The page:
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Cleanliness of your database is extremely important for the long term success of your email marketing, but keeping your email subscribers engaged is even more crucial. According to a Return Path research study, marketers give up on inactive subscribers too soon.

 

Like many other organizations, our company has a significant amount of inactive contacts in our database. These inactive contacts have subscribed once to get our email messages, however it has been a long time since they have engaged with any campaign. Their email addresses are still valid, they have not marked our emails as spam, and they have not unsubscribed. Does it sound familiar to you? I bet it does.

 

To awaken our sleepy, emotionally unsubscribed contacts and determine who doesn’t want to hear from us anymore, we established a re-engagement campaign which was designed with 3 email touches and just to make tracking trickier for ourselves, we have also included 2 or more calls to action into our win-back emails. Furthermore, one of our primary aims was to make this campaign on-going in order to minimize the number of inactive contacts in the future, reengage and create some opportunity.

Let’s see the 5 most important questions we considered and how we addressed them:

   1. Who should count as an inactive contact? Who should be targeted and how to feed your segment automatically?

Identifying your inactive contacts should be based on their activity, such as haven’t opened or clicked on any emails, submitted a form, or visited your website for an extended period of time. To define that certain amount of time, you need to examine your industry, the size of your database, frequency of emailing and how long does it usually takes to turn a lead into MQL and Opportunity. Our company classifies and tags inactive contacts with a Lead Stage: 0-Suspect, which means they have not interacted with any campaigns in a measurable way in the past 6 months. In our demand funnel stage hierarchy, the Suspect stage is followed by the Inquiry stage, where the leads have interacted at least once with our company within the last 6 months, but have not reached the MQL stage yet.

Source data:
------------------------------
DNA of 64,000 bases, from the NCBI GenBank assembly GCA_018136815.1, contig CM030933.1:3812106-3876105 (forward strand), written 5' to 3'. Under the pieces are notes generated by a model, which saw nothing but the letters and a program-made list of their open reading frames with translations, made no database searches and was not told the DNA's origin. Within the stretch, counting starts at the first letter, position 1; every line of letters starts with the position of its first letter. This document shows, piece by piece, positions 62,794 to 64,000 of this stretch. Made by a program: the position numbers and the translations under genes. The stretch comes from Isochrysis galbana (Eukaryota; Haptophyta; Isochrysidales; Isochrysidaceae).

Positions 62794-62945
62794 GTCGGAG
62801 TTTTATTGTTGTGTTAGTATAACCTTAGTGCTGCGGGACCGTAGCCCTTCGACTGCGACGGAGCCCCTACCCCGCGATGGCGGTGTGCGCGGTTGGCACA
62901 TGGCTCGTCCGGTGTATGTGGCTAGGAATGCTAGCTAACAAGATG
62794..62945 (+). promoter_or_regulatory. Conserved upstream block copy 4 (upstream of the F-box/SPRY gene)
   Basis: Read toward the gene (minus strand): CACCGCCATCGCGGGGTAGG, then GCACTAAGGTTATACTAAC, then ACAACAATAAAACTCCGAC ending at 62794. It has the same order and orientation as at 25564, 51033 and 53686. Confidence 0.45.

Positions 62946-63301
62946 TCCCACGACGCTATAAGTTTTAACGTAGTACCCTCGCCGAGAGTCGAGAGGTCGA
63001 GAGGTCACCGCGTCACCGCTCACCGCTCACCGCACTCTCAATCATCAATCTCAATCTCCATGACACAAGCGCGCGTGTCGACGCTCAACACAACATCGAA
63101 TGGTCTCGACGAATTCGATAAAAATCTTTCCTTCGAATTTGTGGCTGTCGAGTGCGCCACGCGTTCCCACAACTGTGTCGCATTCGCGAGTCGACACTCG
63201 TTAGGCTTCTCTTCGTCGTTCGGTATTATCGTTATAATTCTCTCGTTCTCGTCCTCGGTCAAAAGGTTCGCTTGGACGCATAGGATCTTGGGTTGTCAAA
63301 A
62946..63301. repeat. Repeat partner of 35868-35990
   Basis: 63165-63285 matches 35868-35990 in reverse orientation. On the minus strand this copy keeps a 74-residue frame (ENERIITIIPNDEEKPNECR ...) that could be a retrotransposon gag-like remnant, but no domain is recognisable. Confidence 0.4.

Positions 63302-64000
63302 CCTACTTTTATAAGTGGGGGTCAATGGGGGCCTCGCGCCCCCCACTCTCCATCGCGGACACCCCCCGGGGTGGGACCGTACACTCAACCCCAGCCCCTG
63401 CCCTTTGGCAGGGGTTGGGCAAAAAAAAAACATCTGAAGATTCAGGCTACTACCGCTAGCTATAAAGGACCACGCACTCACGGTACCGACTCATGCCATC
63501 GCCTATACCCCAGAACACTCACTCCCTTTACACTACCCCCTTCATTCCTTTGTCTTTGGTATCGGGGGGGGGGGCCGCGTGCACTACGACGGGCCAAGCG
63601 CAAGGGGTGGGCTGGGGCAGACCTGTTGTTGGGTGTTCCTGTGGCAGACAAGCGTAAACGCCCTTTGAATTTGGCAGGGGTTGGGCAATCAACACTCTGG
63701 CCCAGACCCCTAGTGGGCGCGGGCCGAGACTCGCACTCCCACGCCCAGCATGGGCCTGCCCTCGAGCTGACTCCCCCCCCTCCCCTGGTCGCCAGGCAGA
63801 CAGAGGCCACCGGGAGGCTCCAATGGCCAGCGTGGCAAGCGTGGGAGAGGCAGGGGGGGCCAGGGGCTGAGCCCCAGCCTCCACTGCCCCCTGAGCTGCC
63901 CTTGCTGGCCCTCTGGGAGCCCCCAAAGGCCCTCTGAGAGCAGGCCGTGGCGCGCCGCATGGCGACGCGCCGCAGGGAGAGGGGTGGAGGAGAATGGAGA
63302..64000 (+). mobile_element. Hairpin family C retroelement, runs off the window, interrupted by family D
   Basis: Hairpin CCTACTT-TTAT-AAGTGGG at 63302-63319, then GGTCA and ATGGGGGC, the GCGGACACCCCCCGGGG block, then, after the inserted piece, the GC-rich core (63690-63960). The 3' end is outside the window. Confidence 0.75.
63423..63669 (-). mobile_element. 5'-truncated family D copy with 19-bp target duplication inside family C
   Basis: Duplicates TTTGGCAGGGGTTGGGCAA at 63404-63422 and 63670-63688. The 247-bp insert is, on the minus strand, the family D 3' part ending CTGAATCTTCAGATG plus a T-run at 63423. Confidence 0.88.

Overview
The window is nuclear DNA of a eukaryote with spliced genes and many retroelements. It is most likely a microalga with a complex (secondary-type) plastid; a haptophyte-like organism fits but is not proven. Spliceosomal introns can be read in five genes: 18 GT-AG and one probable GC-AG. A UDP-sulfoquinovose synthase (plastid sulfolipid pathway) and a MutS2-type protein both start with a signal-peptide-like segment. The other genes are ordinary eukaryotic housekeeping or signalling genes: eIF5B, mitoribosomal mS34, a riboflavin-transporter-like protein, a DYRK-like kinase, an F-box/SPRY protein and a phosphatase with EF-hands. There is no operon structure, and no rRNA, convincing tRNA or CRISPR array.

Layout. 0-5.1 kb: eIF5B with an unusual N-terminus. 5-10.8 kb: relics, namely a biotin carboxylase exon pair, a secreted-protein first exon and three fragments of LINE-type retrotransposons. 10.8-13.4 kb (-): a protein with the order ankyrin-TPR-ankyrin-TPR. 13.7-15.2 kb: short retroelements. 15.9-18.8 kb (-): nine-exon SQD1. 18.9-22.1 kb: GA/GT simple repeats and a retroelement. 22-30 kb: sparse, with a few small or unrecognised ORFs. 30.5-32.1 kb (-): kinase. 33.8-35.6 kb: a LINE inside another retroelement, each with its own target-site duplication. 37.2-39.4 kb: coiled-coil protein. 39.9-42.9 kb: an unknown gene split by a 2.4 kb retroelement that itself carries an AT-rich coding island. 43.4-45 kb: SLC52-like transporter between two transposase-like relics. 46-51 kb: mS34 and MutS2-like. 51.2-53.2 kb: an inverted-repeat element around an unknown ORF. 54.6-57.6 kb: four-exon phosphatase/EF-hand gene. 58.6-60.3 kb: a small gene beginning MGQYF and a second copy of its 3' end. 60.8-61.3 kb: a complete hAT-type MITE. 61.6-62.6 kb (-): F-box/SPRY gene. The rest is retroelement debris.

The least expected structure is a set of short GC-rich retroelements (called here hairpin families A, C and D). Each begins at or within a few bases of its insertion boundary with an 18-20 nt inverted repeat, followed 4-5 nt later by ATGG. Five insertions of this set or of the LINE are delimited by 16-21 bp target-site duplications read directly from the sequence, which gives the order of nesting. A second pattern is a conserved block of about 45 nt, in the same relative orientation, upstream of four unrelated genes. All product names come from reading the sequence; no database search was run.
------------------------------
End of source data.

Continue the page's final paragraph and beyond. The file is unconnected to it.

We have created a Downgrade Rule which downgrades the lead’s stage from Inquiry to Suspect after 6 months of non-activity. With the help of this rule, we were able to set up a dynamic segment by giving one criteria which contain contacts whose have a Lead Stage: 0-Suspect AND another criteria which contain the Lead Stage Downgrade Date equals Today. This way we can automatically feed our segment without have to build complex filters to define the inactive criteria (haven’t opened, clicked, visited etc.) and target leads whose stage is just downgraded into suspect and not totally cold yet.

filter criteria of reengagement segment.png

     2. What counts as a response in the email campaign and how to handle them?

To implement an ongoing campaign, it is advisable to score the leads by their activity. If you insert more calls to action in your email eg. “Yes, send me emails”, “No, I need a break” or “Check out our recent blog posts”, how would you distinguish positive and negative responses? Based on our lead scoring model, each click-through or form submission is captured as a response. In the case you ask your subscribers to confirm their subscription and they say “No, leave me alone” or “No, I need a break”, you shouldn’t score these negative responses.

Example email
email2_blog post version.png